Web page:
Police forces around the world have taken measures to better share crucial intelligence to thwart jihadist attacks but technology can help them do far more, international police chiefs said at the Davos gathering of policymakers and moguls.
The attacks in Paris in November that killed 130 people have focused the spotlight on the cooperation between countries in fighting a growing threat.
The gunmen and suicide bombers who brought carnage to the streets of the French capital had travelled from Belgium, and many were already known to the intelligence services.
Juergen Stock, the head of international police agency Interpol, told the annual meeting in the Swiss ski resort: “We need to be better not just in sharing but also in sharing specific information.
“The issues we are talking about really are global now.” Interpol has amassed around 6,000 profiles of people earmarked as terrorists and the challenge now is to use technology to allow the regular policeman on patrol to have rapid access to the information, Stock said.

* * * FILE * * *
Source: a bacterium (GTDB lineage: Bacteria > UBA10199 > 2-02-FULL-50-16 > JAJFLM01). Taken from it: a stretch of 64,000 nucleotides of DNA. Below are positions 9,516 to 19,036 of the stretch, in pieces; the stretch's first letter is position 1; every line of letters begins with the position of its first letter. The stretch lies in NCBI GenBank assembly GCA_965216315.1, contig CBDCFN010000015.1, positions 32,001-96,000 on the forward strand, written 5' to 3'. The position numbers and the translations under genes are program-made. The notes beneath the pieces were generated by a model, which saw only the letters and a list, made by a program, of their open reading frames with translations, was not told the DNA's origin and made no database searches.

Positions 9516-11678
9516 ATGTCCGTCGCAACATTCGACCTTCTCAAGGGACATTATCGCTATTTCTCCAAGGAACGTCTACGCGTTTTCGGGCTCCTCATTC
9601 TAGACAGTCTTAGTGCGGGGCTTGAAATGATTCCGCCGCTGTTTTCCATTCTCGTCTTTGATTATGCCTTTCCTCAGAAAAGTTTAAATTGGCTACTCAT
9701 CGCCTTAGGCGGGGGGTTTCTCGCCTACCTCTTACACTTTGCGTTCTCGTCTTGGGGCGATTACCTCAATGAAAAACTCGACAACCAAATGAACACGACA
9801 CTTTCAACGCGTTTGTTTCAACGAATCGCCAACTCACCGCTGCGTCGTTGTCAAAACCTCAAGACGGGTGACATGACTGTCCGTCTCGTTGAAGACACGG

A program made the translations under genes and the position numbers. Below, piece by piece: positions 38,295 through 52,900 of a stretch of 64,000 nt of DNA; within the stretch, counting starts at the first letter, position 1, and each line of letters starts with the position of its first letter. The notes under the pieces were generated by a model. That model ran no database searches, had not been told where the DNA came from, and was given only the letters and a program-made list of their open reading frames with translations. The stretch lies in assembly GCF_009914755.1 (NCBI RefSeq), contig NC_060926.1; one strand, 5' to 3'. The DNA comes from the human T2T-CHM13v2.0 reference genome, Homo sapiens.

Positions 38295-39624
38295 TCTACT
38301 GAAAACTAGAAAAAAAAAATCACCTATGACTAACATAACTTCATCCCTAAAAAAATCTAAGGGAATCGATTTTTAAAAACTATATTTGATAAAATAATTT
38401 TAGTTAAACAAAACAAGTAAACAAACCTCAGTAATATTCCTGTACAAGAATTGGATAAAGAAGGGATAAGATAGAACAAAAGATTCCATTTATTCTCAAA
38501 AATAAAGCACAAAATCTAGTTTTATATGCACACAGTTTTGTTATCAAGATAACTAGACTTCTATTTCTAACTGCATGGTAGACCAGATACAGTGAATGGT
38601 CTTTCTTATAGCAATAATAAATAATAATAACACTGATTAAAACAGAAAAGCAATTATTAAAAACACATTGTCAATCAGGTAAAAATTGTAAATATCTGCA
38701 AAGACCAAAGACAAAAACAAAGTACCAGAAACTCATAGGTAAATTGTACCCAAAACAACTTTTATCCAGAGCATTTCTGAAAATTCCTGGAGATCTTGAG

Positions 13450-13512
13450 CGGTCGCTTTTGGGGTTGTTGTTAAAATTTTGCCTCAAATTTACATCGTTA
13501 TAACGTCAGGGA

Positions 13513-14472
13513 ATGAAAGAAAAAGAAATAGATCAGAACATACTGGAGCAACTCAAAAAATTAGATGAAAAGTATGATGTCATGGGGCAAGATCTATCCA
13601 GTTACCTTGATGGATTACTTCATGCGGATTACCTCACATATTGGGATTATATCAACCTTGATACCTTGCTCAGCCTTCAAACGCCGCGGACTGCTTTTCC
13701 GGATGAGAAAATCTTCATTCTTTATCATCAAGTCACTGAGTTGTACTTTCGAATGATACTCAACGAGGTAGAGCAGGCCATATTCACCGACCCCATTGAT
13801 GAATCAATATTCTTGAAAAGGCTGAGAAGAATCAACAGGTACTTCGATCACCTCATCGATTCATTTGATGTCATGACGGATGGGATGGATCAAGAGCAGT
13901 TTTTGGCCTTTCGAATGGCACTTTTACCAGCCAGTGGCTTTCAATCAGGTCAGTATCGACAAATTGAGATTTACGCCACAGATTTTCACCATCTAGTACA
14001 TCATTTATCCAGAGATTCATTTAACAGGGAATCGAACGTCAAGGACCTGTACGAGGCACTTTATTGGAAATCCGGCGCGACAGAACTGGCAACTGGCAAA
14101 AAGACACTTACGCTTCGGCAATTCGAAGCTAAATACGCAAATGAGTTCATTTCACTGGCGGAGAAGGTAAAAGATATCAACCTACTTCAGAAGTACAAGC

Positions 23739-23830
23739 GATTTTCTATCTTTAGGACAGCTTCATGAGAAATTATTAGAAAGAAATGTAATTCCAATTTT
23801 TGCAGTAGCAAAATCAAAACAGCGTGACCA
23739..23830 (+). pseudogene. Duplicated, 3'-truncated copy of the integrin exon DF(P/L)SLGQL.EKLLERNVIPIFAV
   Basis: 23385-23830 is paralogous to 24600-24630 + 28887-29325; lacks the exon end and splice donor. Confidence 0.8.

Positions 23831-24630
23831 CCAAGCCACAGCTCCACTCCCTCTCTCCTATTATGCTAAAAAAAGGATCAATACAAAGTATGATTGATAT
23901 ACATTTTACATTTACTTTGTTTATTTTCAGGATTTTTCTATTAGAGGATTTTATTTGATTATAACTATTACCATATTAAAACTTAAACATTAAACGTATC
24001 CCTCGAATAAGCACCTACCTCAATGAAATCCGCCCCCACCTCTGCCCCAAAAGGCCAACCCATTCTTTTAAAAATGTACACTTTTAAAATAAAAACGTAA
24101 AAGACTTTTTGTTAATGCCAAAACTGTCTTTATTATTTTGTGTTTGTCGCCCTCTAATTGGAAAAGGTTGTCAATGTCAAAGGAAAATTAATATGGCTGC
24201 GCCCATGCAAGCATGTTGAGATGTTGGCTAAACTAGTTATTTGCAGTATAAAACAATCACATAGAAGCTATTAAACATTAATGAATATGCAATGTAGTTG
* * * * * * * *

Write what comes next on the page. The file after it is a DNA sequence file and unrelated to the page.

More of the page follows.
“It is important that this information is available not just at the level of specialised units but also at the level of police station and patrol officer, in his car and in the street,” Stock told a security forum on the final day of the Davos conference.
The director of Interpol’s European counterpart, Europol, told AFP in an interview that intelligence cooperation had already improved since the attacks in Paris, which were claimed by the Islamic State group.
Rob Wainwright said a new European counter-terrorism centre opening this month will further improve information sharing at a time when the performance of the police and intelligence services is under intense scrutiny. “It establishes for the first time in Europe a dedicated operation centre,” Wainwright said in Davos.
French investigators believe the attacks that killed 130 in Paris were planned by a Belgian national, Abdelhamid Abaaoud, who was widely thought to have been in Syria fighting with IS.
The apparent ease in which Abaaoud slipped back into Europe and moved around the continent has thrown into question the intelligence sharing capabilities of EU police forces.
Wainwright said the new centre in The Hague “will provide French and Belgian police services and their counterparts around Europe with the platform they need to share information more quickly and to crack down on the terrorist groups that are active.”